The power of organization can't be understated. I can't tell you how many times I've sat through a meeting of 50-75+ very diverse, very opinionated folks, complete with fully democratic process and duly elected chair, only to watch a handful of articulate, well-organized people actually take over and run the meeting. I've seen a handful of leftists, rightists, even anarchists accomplish this very simple feat. I've been one of that handful on occasion. Simply put, a small group of individuals with clear and common goals can frequently outmaneuver large meetings with as many opinions as those in attendance to set the agenda, define the issues and more often then not decide the policy. The small group doesn't even have to conspire in the formal sense of that word, eg. plan ahead to control the meeting. All they have to do is have similar goals, come prepared on the issues, and be willing to speak up and argue for their points. In an unorganized mass, an organized force often prevails. This applies as much to social revolutions as to leftist meetings; a lesson that Bolsheviks, then and now, understand all too well. The alternative, at least for social revolution, is to break up the mass into a number of self-active, self-organizing collectives; a minor variation on my theme for the past two columns. You know how I feel about meetings...
This column's jumped around a bit so it's time to bring it to a close.
Next column, not so abstract, okay? Now here's...
...ALL THE NEWS THAT FITS...
CORRECTION... Arthur Scargill is no longer a member of the British Labor Party as I mentioned three columns ago. As of 1996 he has thrown his weight behind the electoral, trade-union based Socialist Labor Party to carry on his dream of rebuilding Britain's welfare state and renationalizing everything privatized by the Tory's. What a snooze...
MORE MEXICO NEWS... Karl Koons strikes again with two articles from the San Diego Union-Tribune. Mexico's still ruling PRI no longer holds a majority in that nation's largely rubber stamp Chamber of Deputies after the July elections. The rightist PAN and leftist PRD as well as two other minor parties won 261 of the 500 seats, but when they tried to hold an inauguration in August, all 239 PRI delegates boycotted the event (8-31-97, SDU-T). A hint of things to come? The PAN and PRD are actually succeeding in working together on some key issues, such as electing a common presiding speaker and reducing the unpopular national sales tax (8-24-97, SDU-T), but whether they can hold that unity effectively challenge the centralized power of the Mexican presidency in the long term from their bare majority position in what amounts to the lower house of the Mexican legislature is dubious. Independent Mexican labor is on the move according to Labor Notes #233 (8.5x11, 16 pgs., newsprint; $20/1 year sub-12 issues; published by Labor Education & Research Project, 7435 Michigan Ave., Detroit, MI 48210). Delegates from 132 unions formed an independent labor federation, the National Union of Workers (UNT), covering some 1.5 million workers on August 22-23. The UNT is up against both the PRI-dominated Confederation of Mexican Workers (CTM) and the state-affiliated Congress of Labor (CT). Another independent labor federation and a member of the UNT, the Authentic Labor Front (FAT) represents only some 50,000 workers, yet its Metal, Steel and Allied Workers Union ousted a company-dominated union in a Tijuana miquiladora factory by vote on October 6 according to the 10-8-97 SF Chronicle. Another version of this story is provided by the 10-7-97 SD Union-Tribune under the headline "Workers rebel at maquiladora." The state's labor board so far has failed to certify the new union's victory as of mid-November, violating NAFTA.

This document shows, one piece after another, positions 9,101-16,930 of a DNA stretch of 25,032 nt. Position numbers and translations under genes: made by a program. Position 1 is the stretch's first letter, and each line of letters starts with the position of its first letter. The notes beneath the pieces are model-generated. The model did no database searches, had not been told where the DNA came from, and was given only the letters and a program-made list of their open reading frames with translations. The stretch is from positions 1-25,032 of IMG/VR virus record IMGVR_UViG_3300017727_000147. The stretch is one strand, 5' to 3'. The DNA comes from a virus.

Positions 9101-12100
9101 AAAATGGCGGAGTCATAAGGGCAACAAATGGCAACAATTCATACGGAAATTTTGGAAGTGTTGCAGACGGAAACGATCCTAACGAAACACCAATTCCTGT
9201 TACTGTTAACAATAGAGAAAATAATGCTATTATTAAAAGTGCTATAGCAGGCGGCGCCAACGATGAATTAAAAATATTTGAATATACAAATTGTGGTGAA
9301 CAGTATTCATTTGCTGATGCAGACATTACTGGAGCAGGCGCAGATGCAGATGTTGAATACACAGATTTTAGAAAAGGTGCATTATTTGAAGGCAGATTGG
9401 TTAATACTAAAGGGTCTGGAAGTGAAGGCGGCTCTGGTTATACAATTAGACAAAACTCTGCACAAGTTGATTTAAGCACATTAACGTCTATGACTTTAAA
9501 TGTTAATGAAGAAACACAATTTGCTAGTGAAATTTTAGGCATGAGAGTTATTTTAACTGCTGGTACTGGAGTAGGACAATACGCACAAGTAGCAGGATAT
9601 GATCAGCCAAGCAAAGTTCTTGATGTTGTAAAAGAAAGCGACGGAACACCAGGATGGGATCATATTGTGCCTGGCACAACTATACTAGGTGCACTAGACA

Karl Koons submitted the latter piece and writes: "We'll see a strange rash of 'accidents' start to happen soon..."
OASES... I still consider the net an interactive equivalent of the vast TV wasteland, but I can recommend a couple of interesting sites. For a second mention, check out http://www. geocities.com/~johngray/ for a good straightforward chunk of the left communist milieu, heavy on theory and the classics. It has links to current publications and organizations. Http://www.diggers.org/ gets you lots of archival documentation associated with the San Francisco Diggers. They considered Tim Leary a charlatan, gave out free food in Golden Gate Park, opened free stores in the Haight-Ashbury, mercilessly criticized the hip merchants of that psychedelic ghetto for their greed and hypocrisy, and buried "Hippie" after the "Summer of Love" with their declaration of Freeman. RIP Emmett Grogan...
PERSONAL PROPAGANDA... I can be contacted at firstname.lastname@example.org. My book, End Time, can be purchased from AK Press (POB 40682, SF, CA 94140-0682) for $10. Keep sending me your newsworthy items and interesting news clippings c/o MRR.